The vias also help you manage the printed circuit board aspect ratio and limit the change of break out
What are blind and buried vias Disadvantages?
Cost is still the main issue with boards using blind and buried vias, compared to the boards using standard through hole vias. The high cost is due to the increasing complexity of the board and more steps in the manufacturing process. At the same time, testing and precision checks are made more frequently.
Venture engineers can look at your engineering requirements, space needs and the functionality of your PCB to help you reduce costs with buried and/or blind vias.
What are blind and buried vias applications?
In most cases, blind and buried vias are designed in high-density circuit boards (HDI-PCB). HDI PCB (High-density interconnect printed circuit board) is a fast growing part of the PCB industry. It has a higher circuitry density per unit than traditional PCBs. In the past, computers used to fill up an entire room, but now, with HDI technology, you can find HDI boards in laptops, cellphones and watches, as well as other portable consumer electronics such as digital cameras and GPS devices. HDI PCBs play an important role in providing us with a more efficient life.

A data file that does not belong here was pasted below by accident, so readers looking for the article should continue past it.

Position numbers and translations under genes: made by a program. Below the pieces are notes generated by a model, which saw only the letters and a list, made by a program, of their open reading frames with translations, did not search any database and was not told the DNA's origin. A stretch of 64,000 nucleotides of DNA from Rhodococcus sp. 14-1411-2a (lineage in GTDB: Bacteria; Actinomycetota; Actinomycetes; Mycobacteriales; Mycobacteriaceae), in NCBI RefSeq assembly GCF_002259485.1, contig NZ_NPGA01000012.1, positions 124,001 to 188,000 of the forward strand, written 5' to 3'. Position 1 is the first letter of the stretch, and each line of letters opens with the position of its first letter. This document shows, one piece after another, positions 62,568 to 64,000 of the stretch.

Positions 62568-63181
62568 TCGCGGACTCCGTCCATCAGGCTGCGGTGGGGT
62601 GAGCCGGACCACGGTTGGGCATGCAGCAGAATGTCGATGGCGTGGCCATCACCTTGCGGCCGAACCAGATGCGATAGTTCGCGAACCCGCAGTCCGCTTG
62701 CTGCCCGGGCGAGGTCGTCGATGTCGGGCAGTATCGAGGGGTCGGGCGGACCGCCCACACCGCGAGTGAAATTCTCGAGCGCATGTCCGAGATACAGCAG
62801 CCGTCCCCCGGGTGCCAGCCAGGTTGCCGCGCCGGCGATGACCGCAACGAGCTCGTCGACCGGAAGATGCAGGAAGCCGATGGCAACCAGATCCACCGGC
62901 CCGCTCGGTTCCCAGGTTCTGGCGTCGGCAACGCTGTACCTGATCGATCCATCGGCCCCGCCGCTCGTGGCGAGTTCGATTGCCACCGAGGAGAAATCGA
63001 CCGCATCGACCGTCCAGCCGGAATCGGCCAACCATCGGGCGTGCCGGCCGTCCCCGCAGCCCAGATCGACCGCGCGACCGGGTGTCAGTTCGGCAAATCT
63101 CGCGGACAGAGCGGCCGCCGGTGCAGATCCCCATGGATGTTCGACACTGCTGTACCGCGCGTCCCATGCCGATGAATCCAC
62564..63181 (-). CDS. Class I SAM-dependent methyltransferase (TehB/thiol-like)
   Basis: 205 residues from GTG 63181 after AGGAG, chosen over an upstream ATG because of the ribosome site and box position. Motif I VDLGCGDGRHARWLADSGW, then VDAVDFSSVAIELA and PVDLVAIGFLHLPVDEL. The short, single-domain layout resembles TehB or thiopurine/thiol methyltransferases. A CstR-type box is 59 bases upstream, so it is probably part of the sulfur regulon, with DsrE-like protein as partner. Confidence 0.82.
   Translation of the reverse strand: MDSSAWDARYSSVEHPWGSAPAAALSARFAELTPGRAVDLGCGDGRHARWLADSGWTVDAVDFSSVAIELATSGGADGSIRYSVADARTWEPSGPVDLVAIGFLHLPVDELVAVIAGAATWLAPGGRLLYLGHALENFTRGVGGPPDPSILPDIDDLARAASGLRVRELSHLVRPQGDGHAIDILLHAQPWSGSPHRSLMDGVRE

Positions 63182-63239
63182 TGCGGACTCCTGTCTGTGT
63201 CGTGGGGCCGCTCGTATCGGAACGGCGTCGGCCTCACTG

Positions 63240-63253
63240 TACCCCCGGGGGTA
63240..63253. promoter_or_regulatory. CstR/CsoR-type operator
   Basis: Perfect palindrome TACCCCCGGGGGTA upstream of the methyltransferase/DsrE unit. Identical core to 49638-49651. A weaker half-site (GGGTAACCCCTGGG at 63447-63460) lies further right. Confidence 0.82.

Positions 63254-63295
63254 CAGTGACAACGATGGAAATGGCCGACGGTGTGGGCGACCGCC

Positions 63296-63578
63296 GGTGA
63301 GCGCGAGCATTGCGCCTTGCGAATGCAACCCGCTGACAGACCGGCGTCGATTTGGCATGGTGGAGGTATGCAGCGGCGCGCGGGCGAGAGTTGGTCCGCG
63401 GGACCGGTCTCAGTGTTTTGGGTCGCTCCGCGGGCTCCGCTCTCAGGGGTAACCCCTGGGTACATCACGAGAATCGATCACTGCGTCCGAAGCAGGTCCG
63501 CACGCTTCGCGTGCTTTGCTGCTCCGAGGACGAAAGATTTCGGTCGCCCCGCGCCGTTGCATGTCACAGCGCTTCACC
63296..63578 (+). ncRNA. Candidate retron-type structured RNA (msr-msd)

HDI PCB use a combination of blind and buried vias, as well as micro vias , with our state –of- the-art laser drilling machine (Mitsubishi), laser direct imaging (LDI), we are able to provide you fast delivery services for HDI PCB prototypes. Please check below for our HDI PCB manufacturing capabilities.
|HDI PCB Feature||technical specification|
|layers counts||4 – 30 layers|
|HDI builds||1+N+1, 2+N+2, 3+N+3,4+N+4, any layer in R&D|
|Materials||FR4, Halogen free FR4, Rogers|
|Copper weights (finished)||18μm – 70μm|
|Minimum track and gap||0.075mm / 0.075mm|
|PCB thickness||0.40mm – 3.20mm|
|Maxmimum dimensions||610mm x 450mm|
|Surface finishes available||OSP, Immersion Gold(ENIG), Immersion tin, Immersion silver, Electrolytic gold, Gold fingers|
|Minimum mechanical drill||0.15mm|
|Minimum laser drill||0.1mm advanced|